Crime Library: Criminal Minds and Methods

Leona Helmsley: 'The Queen of Mean'

Verdict and Beyond

Following the final arguments, which summed up each case the jury deliberated for six days to consider the defendant's guilt or innocence. Finally, on August 30 they had reached their verdict. They were all found guilty on various charges. Leona, in particular was convicted of 33 felony counts of trying to defraud the government and IRS, including mail fraud, tax evasion and filing false tax returns. The convictions were a smack in the face for the defendants, but it could have been worse. Luckily for Turco and Leona, they managed to escape being convicted for extortion, which carried an enormous prison sentence.

Towards the end of the trial, Judge Walker commenced with handing out sentencing. Hammer stated that Licarci received thirty months in prison, three years on probation and a fine of approximately $75,000 for assisting in the covering up and hiding of the invoices. Turco received a sentence of twenty-four months, with three years probation and a fine of more than $50,000 for his part in the crimes. Turco and Licarci would end up serving only several months of their sentences before being released on probation.

Eventually, Leona was handed her sentence. To her horror, she received a total of sixteen years to be served concurrently. She was also fined a little more than $7 million, most of which was to be paid back to the federal government.

Immediately following the trial, Leona appealed her case to the New York Supreme Court. Hammer stated that eventually, most of the initial counts were dropped with the exception of eight, including the false charges to Helmsleys' businesses. In the end, Leona succeeded in having her prison sentenced minimized. She ended up serving approximately eighteen months in a federal penitentiary.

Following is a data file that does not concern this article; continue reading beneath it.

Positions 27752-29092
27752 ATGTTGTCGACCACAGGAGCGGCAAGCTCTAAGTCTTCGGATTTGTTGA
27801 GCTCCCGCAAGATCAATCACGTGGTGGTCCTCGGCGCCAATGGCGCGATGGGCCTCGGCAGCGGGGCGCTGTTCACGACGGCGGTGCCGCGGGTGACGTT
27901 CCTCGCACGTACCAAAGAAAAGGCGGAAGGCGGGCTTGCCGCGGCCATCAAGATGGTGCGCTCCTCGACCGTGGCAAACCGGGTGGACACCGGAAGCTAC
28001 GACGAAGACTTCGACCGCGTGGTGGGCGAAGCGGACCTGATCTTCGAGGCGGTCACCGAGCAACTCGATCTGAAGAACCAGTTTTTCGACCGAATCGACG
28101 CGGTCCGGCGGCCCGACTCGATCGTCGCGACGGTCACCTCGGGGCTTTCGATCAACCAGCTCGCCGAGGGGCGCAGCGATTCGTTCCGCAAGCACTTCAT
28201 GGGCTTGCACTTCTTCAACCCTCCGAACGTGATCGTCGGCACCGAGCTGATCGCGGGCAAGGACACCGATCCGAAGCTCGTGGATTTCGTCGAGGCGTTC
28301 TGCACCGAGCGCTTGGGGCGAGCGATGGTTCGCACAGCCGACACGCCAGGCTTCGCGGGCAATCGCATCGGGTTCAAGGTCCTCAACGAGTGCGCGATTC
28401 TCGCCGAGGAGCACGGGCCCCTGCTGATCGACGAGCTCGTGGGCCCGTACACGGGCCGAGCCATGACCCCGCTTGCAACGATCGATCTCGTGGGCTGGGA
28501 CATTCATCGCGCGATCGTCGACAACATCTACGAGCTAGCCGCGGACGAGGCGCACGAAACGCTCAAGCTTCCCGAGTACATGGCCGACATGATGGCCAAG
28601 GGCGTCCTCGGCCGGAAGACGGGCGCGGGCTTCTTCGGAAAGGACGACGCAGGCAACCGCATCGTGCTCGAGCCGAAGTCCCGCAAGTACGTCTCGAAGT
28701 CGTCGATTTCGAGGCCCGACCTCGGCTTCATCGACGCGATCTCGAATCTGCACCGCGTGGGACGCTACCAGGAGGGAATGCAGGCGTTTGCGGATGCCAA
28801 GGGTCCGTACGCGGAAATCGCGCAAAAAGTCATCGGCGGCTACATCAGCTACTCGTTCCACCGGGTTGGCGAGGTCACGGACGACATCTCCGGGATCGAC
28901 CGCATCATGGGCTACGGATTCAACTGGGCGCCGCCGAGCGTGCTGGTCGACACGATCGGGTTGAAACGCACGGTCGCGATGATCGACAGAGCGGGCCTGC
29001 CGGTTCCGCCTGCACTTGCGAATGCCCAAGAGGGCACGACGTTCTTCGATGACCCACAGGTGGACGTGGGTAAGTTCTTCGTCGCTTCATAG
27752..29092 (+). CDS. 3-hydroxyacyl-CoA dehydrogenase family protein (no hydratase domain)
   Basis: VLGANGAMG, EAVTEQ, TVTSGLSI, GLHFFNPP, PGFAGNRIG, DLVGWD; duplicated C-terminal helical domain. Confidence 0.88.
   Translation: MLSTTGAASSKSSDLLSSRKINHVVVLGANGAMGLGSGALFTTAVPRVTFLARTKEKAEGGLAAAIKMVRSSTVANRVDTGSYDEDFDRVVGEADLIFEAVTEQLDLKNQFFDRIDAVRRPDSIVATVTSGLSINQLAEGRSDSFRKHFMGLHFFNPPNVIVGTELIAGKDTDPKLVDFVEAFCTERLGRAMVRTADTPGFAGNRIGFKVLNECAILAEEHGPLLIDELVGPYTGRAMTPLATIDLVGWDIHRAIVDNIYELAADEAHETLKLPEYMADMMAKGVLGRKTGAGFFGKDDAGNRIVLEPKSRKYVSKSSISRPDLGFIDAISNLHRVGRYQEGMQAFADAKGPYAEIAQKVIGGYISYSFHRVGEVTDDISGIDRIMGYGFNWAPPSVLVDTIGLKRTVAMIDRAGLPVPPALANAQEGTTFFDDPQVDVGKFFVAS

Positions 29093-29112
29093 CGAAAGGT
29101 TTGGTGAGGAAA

Harry Helmsley, 1991
Harry Helmsley, 1991

Following her release, Leona made a great effort to get things back to normal. She returned to controlling the Helmsley hotels and taking care of Harry, who suffered increasingly poor health. On January 4, 1997, the "King of real estate" died at the age of eighty-seven-years old as a result of heart complications. Upon his death, he left his entire estate estimated at $1.7 billion to Leona. To date, Leona remains one of the wealthiest people in the United States.

Leona Helmsley, 1997
Leona Helmsley, 1997

Although the tax battle was well behind her, it did not mark the end to her court appearances. In 2002, a former employee of Leona's named Charles Bell filed suit against her, claiming she had fired him for being homosexual. Once again, Leona would be found guilty in a court of law. She was initially ordered to award Bell more than $11 million, however the sum was reduced to a little more than a half million on appeal. The most recent lawsuit had the public wondering whether there would be more to come in the future. It seemed as if Leona's enemies were never too far behind.


We're Following
Slender Man stabbing, Waukesha, Wisconsin
Gilberto Valle 'Cannibal Cop'